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Flashcards in 31 HT for Menopause Besinque Deck (79):
1

What is the definition of Menopause?

Cessation of menses. Defined retrospectively after 12 months without menstruation

2

What is the definition of Perimenopause?

Begins with first signs and symptoms of endocrine change. Menstrual cycle becomes irregular. Ends one year after final menstrual cycle

3

What are the two key physiological changes in menopause?

Loss of primary ovarian follicles (which produce the main estrogen in the body (Estradiol). Resulting decrease in serum and tissue estradiol levels and higher Estrone levels (estrogen made from the adrenal gland)

4

What is Natural/Spontaneous menopause?

Final menstrual period (FMP), confirmed after 12 consecutive months of amenorrhea with no obvious pathologic cause

5

What is Induced Menopause?

Permanent cessation of menstruation after bilateral oophorectomy or iatrogenic ablation of ovarian function. Induced menopause often has worse symptoms than natural

6

What are the vasomotor menopause-related symptoms?

HA. Palpitations. Night sweats. Insomnia/sleep disturbance

7

What are the Genitourniary menopause-related symptoms?

Vaginal dryness. Dyspareunia. Vaginal itching/burning. Urinary frequency, dysuria, urgency. Vaginal dryness/itching/burning is due to atrophy of the vagina in the absence of estrogen

8

What are some other systemic menopause-related symptoms?

Fatigue. Reduced sexual/arousal. Anxiety, irritability and depression. Cognitive difficulties. Backache/stiffness

9

What medical conditions are more common after menopause?

Osteoporosis. Atherosclerotic disease

10

What are the types of Estrogens used in HT?

17 beta-estradiol. Conjugated equine estrogens (CEE). Estrone derivatives (including synthetic conjugated estrogens, esterified estrogens, and others (derived from yam, soy or lab))

11

What are the contraindications for Systemic Estrogen Therapy (ET)?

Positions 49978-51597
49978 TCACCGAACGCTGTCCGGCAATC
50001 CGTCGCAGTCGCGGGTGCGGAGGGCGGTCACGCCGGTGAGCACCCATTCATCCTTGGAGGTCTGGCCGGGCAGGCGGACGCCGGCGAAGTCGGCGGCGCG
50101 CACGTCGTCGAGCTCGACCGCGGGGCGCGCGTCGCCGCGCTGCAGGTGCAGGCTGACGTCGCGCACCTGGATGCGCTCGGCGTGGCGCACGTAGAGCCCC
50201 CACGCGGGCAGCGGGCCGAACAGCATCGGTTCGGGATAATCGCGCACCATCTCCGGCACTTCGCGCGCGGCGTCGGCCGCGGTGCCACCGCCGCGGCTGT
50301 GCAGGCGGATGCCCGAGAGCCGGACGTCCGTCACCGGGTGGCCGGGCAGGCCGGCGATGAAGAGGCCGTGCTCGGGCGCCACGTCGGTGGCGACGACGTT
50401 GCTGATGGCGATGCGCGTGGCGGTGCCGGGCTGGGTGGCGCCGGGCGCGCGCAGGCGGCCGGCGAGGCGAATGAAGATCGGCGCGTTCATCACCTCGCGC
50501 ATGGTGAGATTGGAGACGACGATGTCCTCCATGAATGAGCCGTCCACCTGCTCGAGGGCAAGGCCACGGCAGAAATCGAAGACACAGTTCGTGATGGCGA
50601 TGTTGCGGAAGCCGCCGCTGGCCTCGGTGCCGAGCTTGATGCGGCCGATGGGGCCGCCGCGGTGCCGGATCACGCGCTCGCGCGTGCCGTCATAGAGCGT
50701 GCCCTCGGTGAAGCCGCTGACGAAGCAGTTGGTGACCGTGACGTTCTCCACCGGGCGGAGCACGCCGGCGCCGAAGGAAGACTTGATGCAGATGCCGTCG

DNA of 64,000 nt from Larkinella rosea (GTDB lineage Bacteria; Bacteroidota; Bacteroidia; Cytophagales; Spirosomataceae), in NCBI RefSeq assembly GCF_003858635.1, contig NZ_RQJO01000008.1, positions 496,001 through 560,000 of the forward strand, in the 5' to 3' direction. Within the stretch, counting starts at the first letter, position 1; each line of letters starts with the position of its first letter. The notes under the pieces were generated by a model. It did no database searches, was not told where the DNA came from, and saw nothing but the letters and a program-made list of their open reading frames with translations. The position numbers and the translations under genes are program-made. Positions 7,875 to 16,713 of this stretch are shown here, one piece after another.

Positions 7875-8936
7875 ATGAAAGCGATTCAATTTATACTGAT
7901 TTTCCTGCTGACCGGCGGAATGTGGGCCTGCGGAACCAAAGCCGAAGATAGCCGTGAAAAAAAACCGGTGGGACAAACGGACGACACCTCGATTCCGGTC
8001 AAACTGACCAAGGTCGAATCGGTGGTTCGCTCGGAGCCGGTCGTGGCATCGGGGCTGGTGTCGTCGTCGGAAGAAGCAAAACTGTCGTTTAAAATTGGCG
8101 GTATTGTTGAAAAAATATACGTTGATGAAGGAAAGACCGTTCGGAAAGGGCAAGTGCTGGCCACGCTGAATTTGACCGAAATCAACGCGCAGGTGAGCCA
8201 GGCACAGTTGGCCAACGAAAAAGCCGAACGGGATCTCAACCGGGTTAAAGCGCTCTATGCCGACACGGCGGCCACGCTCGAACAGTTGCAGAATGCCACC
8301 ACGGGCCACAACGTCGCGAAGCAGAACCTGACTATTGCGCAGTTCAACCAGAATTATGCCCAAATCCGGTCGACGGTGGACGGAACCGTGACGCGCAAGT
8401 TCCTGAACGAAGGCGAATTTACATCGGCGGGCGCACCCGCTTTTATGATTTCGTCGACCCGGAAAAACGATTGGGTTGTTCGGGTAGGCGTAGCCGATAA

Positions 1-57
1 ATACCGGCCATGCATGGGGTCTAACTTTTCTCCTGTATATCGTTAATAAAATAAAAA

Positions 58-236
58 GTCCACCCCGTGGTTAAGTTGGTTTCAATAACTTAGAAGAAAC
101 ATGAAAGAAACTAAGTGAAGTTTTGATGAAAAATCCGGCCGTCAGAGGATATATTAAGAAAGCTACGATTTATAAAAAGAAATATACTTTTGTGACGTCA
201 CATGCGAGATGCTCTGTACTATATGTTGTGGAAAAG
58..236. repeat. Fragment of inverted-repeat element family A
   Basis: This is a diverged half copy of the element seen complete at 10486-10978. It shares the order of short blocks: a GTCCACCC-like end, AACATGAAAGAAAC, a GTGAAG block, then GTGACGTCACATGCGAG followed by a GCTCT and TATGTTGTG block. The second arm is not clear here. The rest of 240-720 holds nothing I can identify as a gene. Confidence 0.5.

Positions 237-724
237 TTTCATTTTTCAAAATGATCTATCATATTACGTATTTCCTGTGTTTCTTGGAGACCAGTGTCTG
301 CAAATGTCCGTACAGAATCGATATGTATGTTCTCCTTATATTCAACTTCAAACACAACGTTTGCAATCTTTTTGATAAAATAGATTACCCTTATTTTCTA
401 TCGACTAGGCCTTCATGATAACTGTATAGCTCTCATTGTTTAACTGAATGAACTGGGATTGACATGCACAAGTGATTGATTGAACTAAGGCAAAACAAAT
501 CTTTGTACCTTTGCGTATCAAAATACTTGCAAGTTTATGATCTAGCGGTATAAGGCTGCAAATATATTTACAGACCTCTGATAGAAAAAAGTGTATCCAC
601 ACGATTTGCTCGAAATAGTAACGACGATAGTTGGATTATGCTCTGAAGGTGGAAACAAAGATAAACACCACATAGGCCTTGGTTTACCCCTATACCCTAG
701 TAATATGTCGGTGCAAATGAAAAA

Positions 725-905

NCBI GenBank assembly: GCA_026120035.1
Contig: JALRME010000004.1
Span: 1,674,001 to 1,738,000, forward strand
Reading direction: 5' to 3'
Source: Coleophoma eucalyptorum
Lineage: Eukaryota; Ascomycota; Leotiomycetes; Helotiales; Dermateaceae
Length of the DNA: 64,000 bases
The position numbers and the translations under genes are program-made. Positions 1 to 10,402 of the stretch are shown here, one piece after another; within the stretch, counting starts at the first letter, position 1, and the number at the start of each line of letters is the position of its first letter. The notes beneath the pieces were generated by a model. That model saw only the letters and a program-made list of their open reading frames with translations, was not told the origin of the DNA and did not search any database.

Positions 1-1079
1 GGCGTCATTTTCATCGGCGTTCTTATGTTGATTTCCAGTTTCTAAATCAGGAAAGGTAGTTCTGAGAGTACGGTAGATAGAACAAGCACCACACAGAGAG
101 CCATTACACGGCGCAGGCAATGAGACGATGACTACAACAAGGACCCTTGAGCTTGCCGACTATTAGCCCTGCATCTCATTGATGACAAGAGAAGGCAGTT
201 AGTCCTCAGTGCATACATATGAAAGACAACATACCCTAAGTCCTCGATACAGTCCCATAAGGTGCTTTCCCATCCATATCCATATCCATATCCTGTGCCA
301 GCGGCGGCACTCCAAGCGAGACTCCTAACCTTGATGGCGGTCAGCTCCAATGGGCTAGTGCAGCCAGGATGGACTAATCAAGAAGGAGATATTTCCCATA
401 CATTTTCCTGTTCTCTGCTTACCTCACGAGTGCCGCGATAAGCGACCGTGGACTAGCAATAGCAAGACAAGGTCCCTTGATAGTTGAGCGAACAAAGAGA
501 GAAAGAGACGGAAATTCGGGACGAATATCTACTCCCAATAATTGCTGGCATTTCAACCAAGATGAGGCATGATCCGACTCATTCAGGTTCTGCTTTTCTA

Pregnancy. VTE. Breast cancer. Estrogen-sensitive cancers. Liver disease. Hypertriglyceridemia)

12

What are the types of Progesterons used in HT?

Synthetic progestogens. Structually related to progesterone. Structurally related to testosterone

13

What are the two types of Progestogens?

Progesterone. Progestins

14

What are Progesterones?

Produced by ovary after ovulation and by placenta during pregnancy

15

What are Progestins?

Synthetic progestogens. Structurally related to progesterone (MPA). Structurally related to testosterone (norethindrone, norethindrone acetate, norgestrel, levonorgestrel)

16

What are the Progestogen Indications?

Primary menopause - related indication for progestogen is endometrial protection from systemic ET. Adequate progestogen recommended for women with an intact uterus using systemic ET. Progestogen generally not indicated with local, low-dose ET for vaginal atrophy

17

What are the possible side effects of Progestogens?

Swelling and breast pain more common with MPA. Acne and hirsutism more common with levonorgestrel and norethinedrone. Dizziness and fatigue associated with high-dose progesterone. Metabolic effects differ

18

What Progestogens have a higher rate of causing Acne and Hirsutism?

Levonorgestrel and Norethinedrone

19

What are the FDA-Approved Indications for HT?

Treatment of moderate-to-severe vasomotor symptoms associated with menopause (most estrogens). Treatment of vulvar and vaginal atrophy (most estrogens). Prevention of postmenopausal osteoporosis (some estrogens)

20

What are the HT options?

ET. EPT. CC-EPT (continuous-combined estrogen-progestogen therapy (daily administratino of both estrogen and progestogen)). CS-EPT (continuous-sequential estrogen-progestogen therapy (estrogen daily, with progestogen added on a set sequence)). Progestogen (encompassing both progesterone and progestin)

21

How should dosages be in HT?

Therapeutic goal is lowest effect estrogen dose consistent with individual treatment goals, benefits, and risks, plus corresponding low progestogen dose for women with uterus. Lower doses better tolerated, may have more favorable benefit-risk ratio than standard doses (but lower doses have to been tested in long-term trials). Additional local ET may be needed for persistent vaginal symptoms

22

What is the normal starting dose for Oral Conjugated Estrogen (CE)?

0.3mg (Premarin)

23

What is the normal starting dose for Oral Micronized 17 beta-Estradiol?

0.5mg

24

What is the normal starting dose for Transdermal 17 beta-Estradiol patch?